Thursday, July 25, 2013


Walking the Camino de Santiago de Compostela has become quite the contemporary fashion - even before Martin Sheen made a movie about it. All sorts of people - including non-Catholics and those of no definite religion - have taken to traveling the pilgrimage route to the shrine of Spain's patron saint, whose feast day the Church - and Spain - celebrate today. 
I have never walked the camino myself, and at this point in my life and state of health there is certainly absolutely no chance that I will ever attempt it. I have, however, visited Compostela and concelebrated Mass at the famous shrine. So I can somewhat imagine what it must have been like for authentic pilgrims past and present to have traveled there to invoke the intercession of Saint James at the end of their camino.
One of the original Twelve Apostles, James "the Greater" (so called to distinguish him from James the son of Alpheus) was the son of Zebedee and brother of John. Called early on by Jesus from the family's fishing business, the two brothers are frequently mentioned with Peter as the three apostles closest to Jesus. According to Acts 12:1-2, James was the first apostle to be martyred in a persecution by King Herod Agrippa, c. 44 A.D., the same persecution in which Peter was imprisoned by Herod but miraculously freed by an angel. (How James got to Spain and was buried in Galicia is the stuff of legend - a legend, however, which has inspired one of Christian Europe's most venerable pilgrimage traditions!)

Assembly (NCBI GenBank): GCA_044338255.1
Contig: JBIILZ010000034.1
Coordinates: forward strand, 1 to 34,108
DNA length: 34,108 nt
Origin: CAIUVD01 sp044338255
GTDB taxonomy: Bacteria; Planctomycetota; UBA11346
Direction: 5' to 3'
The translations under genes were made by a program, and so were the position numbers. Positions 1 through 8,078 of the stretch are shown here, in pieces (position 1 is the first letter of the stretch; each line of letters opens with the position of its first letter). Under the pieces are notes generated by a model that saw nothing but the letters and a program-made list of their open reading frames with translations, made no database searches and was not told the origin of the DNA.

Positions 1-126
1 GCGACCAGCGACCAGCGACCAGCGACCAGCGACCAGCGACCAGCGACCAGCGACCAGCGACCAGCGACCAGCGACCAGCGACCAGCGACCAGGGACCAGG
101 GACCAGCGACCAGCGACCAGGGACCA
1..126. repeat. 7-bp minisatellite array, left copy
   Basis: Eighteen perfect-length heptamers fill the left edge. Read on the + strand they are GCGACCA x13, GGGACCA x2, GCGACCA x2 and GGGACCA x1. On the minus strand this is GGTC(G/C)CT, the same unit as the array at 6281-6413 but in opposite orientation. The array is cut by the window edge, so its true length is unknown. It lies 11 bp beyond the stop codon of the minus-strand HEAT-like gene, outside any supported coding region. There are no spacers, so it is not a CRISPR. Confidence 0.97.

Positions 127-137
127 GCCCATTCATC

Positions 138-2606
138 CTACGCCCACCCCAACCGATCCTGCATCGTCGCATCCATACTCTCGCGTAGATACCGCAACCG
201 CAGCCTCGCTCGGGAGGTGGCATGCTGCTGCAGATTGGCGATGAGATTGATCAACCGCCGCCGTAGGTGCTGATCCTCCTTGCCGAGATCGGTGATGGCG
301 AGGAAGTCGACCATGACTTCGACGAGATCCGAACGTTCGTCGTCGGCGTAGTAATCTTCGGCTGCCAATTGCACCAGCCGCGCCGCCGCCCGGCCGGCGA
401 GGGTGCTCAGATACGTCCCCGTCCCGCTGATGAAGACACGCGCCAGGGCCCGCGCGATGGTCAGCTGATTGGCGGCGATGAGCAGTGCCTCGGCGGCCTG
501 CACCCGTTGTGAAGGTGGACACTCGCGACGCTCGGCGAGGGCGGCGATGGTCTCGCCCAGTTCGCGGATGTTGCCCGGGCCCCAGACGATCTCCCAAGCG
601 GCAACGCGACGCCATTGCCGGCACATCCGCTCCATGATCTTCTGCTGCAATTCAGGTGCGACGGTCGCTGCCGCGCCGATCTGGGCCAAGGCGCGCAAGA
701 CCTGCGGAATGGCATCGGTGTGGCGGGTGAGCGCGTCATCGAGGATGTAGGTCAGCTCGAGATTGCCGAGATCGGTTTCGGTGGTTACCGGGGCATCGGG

In the Gospels, the two brothers James and John usually appear together - most famously in the incident in which the two asked Jesus to be given seats at his right and left in the kingdom (Mark 10:35-45). Perhaps that's what comes from being in the inner circle, from being among the most favored - that corrosive sense of entitlement that comes from being favored in society, what we see so often on display among those who are rich or otherwise attractive and regularly adulated for it.
The other 10, meanwhile, apparently neither accepted not were willing to cater to the status hierarchy advocated by James and John. Their jealous indignation prompted yet another instruction from Jesus about what his mission is about and what the life of any would-be disciple of his must therefore also be about. 
If following Jesus as a Christian disciple is to have any real meaning in this world, Jesus seems to be saying, then it must be different with us from the way it is with the rest of the world. This means a total reversal of the perverse value systems that make us exalt wealth, health, good looks, power, and the other symbols of status that we tend to be so enthralled by. As long as we judge ourselves and others by such superficial criteria, we will fundamentally miss the point of what the Kingdom of God is all about.
The fact that James and John went on to become great apostles and (in James' case the first apostle to be martyred) suggests that they did in the end get the point, which is the sign of hope in their story that the rest of us can in the end respond righty as well.

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